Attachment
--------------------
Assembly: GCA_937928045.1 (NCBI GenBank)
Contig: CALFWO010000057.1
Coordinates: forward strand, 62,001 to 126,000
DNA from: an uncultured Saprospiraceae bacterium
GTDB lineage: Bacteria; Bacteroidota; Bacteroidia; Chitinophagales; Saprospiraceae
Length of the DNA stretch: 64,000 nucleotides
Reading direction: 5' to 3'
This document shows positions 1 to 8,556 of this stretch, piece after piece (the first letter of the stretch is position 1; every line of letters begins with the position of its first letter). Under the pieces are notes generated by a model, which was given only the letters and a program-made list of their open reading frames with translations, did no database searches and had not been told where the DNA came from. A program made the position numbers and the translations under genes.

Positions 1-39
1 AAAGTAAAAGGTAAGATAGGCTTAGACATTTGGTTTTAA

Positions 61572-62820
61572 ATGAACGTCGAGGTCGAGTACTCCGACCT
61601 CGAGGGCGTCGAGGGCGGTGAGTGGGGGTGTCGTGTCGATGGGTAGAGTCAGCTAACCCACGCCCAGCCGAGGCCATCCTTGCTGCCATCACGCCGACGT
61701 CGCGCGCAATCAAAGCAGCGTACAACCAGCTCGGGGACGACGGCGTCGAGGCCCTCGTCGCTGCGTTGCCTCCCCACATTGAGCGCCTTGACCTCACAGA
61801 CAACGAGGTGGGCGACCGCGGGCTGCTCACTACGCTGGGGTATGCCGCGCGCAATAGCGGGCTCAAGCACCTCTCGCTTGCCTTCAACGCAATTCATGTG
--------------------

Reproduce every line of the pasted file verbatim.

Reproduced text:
Assembly: GCA_937928045.1 (NCBI GenBank)
Contig: CALFWO010000057.1
Coordinates: forward strand, 62,001 to 126,000
DNA from: an uncultured Saprospiraceae bacterium
GTDB lineage: Bacteria; Bacteroidota; Bacteroidia; Chitinophagales; Saprospiraceae
Length of the DNA stretch: 64,000 nucleotides
Reading direction: 5' to 3'
This document shows positions 1 to 8,556 of this stretch, piece after piece (the first letter of the stretch is position 1; every line of letters begins with the position of its first letter). Under the pieces are notes generated by a model, which was given only the letters and a program-made list of their open reading frames with translations, did no database searches and had not been told where the DNA came from. A program made the position numbers and the translations under genes.

Positions 1-39
1 AAAGTAAAAGGTAAGATAGGCTTAGACATTTGGTTTTAA

Positions 61572-62820
61572 ATGAACGTCGAGGTCGAGTACTCCGACCT
61601 CGAGGGCGTCGAGGGCGGTGAGTGGGGGTGTCGTGTCGATGGGTAGAGTCAGCTAACCCACGCCCAGCCGAGGCCATCCTTGCTGCCATCACGCCGACGT
61701 CGCGCGCAATCAAAGCAGCGTACAACCAGCTCGGGGACGACGGCGTCGAGGCCCTCGTCGCTGCGTTGCCTCCCCACATTGAGCGCCTTGACCTCACAGA
61801 CAACGAGGTGGGCGACCGCGGGCTGCTCACTACGCTGGGGTATGCCGCGCGCAATAGCGGGCTCAAGCACCTCTCGCTTGCCTTCAACGCAATTCATGTG